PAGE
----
In January the Information Security Office (ISO), in conjunction with the School of Information Technology (IT), began a cooperative internship program to provide students with the educational opportunity to gain real world experience in the area of information security operations and blend that knowledge with theoretical learning.

Interns were involved in a variety of projects and assisted the ISO with developing a more cyber aware and prepared University. They assisted with creating awareness training programs, conducting research and writing reports on information security topics, information gathering and security audits, conducting awareness training with student groups, working with University personnel to conduct vulnerability assessments (including conducting approved and guided vulnerability tests), and developing an information security threat intelligence system.

The project employed four interns who worked 16 hours a week for two semesters (fall and spring) and received six credit hours of internship once they completed their requirements. On certain occasions, the interns conducted their work from the IT computer laboratory, but most of the time students worked from the Administrative Technologies offices in Julian Hall.

Student Seth Pheasant was part of the inaugural intern program in fall 2014.

“I was able to work directly with multiple areas on campus both inside and outside of AT generating referential literature, training modules and the like,” said Pheasant. “However, much of my time was dedicated to information security research and the documentation of the necessary steps to implement the methods discovered from my research.

“The interesting part of this research was that it was not just ‘empty research.’ By this I mean that the topics I was researching were currently being deployed into our environment; allowing me to see my work and research being of use and the methods I discovered being implemented. As an intern this is a very rewarding feeling.”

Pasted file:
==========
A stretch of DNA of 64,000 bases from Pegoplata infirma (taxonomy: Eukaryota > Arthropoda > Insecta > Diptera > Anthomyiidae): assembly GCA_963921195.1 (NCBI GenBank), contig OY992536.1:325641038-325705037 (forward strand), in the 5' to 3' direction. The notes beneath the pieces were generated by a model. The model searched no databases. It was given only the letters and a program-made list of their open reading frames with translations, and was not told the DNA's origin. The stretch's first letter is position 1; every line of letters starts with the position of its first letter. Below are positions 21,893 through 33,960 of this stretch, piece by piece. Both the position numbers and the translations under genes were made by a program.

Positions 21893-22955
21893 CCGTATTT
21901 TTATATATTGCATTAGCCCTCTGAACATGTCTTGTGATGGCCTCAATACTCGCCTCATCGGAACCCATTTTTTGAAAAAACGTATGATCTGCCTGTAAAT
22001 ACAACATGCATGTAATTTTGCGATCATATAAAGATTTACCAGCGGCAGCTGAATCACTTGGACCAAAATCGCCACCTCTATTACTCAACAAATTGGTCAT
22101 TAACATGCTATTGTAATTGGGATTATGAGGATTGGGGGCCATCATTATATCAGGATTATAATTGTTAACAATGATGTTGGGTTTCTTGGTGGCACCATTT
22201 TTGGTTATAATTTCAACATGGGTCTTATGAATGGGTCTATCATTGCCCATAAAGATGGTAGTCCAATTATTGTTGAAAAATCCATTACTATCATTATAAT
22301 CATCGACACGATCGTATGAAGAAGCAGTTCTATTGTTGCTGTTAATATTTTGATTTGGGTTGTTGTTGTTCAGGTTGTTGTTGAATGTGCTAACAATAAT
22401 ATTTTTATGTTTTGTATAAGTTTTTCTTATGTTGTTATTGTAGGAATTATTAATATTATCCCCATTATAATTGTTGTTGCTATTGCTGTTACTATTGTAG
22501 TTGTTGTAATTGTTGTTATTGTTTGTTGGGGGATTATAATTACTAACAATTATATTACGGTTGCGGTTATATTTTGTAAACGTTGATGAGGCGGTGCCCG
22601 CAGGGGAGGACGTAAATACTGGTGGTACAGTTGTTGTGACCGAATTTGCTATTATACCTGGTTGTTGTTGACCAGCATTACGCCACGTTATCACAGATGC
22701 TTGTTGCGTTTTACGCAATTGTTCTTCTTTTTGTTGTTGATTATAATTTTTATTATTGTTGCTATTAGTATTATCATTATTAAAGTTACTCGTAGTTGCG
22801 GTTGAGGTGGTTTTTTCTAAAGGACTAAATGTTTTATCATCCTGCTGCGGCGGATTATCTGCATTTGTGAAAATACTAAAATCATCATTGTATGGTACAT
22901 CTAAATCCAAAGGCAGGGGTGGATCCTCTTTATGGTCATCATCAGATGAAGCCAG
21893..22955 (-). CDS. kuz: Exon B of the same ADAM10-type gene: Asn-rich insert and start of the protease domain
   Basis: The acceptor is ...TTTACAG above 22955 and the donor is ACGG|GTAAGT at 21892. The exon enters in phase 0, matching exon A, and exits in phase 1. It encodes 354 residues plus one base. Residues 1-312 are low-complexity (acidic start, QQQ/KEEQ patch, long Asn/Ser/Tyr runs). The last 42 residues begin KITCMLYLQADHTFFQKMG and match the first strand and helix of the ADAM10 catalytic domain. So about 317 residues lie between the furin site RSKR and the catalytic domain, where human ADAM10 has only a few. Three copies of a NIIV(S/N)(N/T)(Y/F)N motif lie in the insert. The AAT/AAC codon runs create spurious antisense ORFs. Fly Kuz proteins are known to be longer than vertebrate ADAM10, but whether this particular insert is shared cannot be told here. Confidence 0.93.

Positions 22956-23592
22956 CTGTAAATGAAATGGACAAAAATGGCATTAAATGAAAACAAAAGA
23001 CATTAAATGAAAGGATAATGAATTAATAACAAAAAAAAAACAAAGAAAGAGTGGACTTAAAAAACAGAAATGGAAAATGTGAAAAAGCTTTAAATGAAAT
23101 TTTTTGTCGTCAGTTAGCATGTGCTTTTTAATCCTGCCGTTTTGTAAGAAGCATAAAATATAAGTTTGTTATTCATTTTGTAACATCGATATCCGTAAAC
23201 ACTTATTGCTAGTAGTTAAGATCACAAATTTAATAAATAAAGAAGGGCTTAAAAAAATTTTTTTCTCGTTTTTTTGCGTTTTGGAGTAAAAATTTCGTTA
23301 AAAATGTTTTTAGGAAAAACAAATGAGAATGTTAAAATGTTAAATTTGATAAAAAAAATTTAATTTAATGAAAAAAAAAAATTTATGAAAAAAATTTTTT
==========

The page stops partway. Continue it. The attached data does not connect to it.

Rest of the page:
The overall goal of this project is to enhance the educational mission of the University by providing students with an out-of-class learning experience to improve their information security knowledge, as well as develop skills and credentials to enhance career, professional, and graduate school success in a controlled and structured environment.

“We want to maximize the resources we have between the faculty and staff. It’s a win-win,” said Kevin Crouse, the co-project coordinator/founder of the ISO internship program.

In addition to the normal work conducted by the students, these individuals will have the opportunity to participate in research projects conducted at the University in the area of information assurance and security. Since research opportunities could range from conducting research in relation to student learning to research on security matters that impact the University, the partnership between AT and IT will lead to wonderful opportunities to develop a model University ISO program that includes providing faculty, staff, and students research opportunities that have not been available in the past. Students will also gain robust and real-life experience in the operations of a functioning Information Security Office, as well as practical and hands-on experience in the rapidly evolving field of information security research.

Students will also gain valuable insight from their interactions with the information security officer, chief information security officer/associate vice president and chief technology officer, certified information systems security professionals, and other Administrative Technologies professional.

Pheasant was able to gain valuable outside the classroom experience with his work on the Payment Card Industry (PCI) version 3.0 security compliance standards.

“Going into this project I had only a broad understanding of the idea of PCI compliance,” said Pheasant. “Throughout the developmental and implementation stages my knowledge grew to include the low level details that are crucial to passing a PCI 3.0 audit. Throughout the project I was also included in the research, development and implementation of product solutions that would allow for the proper implementation of a PCI 3.0 compliant network.”

Moving forward, this program will maintain at least two positions for internships each year. This will allow new students to be cycled through the program and ensure that the knowledge acquired by the students is not lost through a total replacement each year.

In addition, interns who are staying at ISU over the summer will be allowed to continue in their positions during that term based on the business needs of Administrative Technologies.